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Title Indemnity Policies – a practical solution to ‘title defects’

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When a property is being sold, the Title Deeds (the documents setting out legal ownership, boundaries, rights of access etc) will be examined by the purchaser’s solicitor. The purchaser’s solicitor will want to be satisfied that the seller can transfer valid title to the purchaser at settlement and that there are no defects with the title which may adversely impact on the purchaser. A lender taking security over the property will also want reassurance that there are no such defects affecting the value of the property or the lender’s ability to sell should they enforce security in their favour.

What is a ‘title defect’?

A ‘title defect’ arises where an aspect of the title is missing or negatively affects the land. For example, the absence of Planning Permission, Listed Building Consent, a Building Warrant or a Completion Certificate in respect of the construction, alteration or extension of a property.

How does a Title Indemnity Policy (TIP) work?

A Title Indemnity Policy (TIP) does not remedy a title defect. Instead, a TIP mitigates risk by providing financial compensation in the event of a title defect causing loss, subject to the limit of indemnity specified in the policy - the limit usually being the value of the property. A TIP is often a cheaper and more practical solution compared with remedying the defect.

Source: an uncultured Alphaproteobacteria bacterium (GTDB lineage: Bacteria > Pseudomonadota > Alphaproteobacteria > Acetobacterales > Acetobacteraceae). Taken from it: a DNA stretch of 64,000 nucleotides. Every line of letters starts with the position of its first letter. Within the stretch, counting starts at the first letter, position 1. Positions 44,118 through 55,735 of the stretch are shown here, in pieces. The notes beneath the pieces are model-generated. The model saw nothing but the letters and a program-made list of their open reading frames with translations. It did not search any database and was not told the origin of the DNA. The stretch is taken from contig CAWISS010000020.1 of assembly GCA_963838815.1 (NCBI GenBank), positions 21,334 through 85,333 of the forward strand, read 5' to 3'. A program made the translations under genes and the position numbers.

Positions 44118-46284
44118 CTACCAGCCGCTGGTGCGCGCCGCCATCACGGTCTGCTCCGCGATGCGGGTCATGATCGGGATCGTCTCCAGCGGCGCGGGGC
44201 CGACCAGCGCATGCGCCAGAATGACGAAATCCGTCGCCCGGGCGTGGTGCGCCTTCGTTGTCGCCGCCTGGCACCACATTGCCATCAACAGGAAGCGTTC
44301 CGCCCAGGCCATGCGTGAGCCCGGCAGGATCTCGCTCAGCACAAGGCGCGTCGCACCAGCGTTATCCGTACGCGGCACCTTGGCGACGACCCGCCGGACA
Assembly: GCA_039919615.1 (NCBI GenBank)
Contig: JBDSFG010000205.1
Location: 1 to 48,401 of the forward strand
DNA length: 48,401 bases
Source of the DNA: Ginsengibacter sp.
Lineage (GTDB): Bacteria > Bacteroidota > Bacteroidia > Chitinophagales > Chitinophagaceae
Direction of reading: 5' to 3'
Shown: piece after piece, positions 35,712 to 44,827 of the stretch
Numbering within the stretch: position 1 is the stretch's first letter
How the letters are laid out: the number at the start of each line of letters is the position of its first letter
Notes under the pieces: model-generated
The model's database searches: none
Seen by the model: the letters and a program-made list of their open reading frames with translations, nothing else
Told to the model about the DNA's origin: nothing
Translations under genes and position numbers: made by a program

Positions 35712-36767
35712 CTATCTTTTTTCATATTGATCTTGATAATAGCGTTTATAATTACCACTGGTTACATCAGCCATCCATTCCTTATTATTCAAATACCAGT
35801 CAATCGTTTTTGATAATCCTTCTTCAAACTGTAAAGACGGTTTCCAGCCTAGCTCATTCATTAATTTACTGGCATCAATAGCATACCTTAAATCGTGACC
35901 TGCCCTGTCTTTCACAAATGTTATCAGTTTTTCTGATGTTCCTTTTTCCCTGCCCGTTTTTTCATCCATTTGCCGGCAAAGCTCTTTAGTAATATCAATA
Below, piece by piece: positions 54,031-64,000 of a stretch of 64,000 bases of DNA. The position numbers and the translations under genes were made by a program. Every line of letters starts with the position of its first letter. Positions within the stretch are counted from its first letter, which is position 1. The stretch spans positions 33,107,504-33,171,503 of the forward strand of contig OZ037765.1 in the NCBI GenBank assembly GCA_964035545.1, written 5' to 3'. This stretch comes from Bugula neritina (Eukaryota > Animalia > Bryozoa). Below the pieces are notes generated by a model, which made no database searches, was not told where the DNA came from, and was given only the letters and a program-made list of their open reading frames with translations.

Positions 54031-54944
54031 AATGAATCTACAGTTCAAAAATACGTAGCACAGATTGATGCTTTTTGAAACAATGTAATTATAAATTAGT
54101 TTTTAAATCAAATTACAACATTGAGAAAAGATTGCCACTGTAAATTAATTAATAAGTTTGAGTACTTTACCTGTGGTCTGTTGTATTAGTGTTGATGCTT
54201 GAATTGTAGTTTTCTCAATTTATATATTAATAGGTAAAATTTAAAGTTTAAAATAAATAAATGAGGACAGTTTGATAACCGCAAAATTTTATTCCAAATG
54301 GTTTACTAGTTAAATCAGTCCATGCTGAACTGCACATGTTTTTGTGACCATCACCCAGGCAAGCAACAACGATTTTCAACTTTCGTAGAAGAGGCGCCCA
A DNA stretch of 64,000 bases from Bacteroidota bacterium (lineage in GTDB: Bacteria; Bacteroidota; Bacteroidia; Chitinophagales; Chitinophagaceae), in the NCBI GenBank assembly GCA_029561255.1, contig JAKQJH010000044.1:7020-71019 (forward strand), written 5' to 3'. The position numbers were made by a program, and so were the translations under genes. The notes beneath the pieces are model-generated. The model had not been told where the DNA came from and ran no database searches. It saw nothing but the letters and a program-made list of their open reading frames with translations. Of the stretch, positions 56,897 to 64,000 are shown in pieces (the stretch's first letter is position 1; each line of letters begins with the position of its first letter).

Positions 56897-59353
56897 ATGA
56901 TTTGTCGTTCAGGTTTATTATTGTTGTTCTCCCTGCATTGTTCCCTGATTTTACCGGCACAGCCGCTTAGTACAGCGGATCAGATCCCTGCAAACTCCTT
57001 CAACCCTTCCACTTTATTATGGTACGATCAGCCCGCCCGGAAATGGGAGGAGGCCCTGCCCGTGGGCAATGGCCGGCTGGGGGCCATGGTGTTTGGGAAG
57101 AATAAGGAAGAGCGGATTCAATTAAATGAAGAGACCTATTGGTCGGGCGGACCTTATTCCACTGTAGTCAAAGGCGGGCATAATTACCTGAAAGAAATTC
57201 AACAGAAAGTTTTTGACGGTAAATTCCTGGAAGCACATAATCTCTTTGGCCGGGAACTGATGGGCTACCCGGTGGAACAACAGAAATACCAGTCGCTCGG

Using the above example of a lack of Planning Permission, Listed Building Consent, a Building Warrant or a Completion Certificate, a TIP would provide financial compensation in the event of the local authority taking enforcement action requiring the purchaser or a future purchaser to return the property to its original condition or carry out further works.

If you are selling and your solicitor advises that TIP is needed, your solicitor will obtain a quote from an insurance company offering TIPs. The quote will be calculated based on the value of the property, the nature of the defect and the level of risk associated with such defects. TIP premiums usually entail a one-off payment and policies are transferable to future buyers. In order for a TIP to remain effective, the seller must not make any attempt to remedy the defect or disclose the policy to any third party except a purchaser.

Author Dru Nicholson Residential Property

Japanese Knotweed and Residential Property
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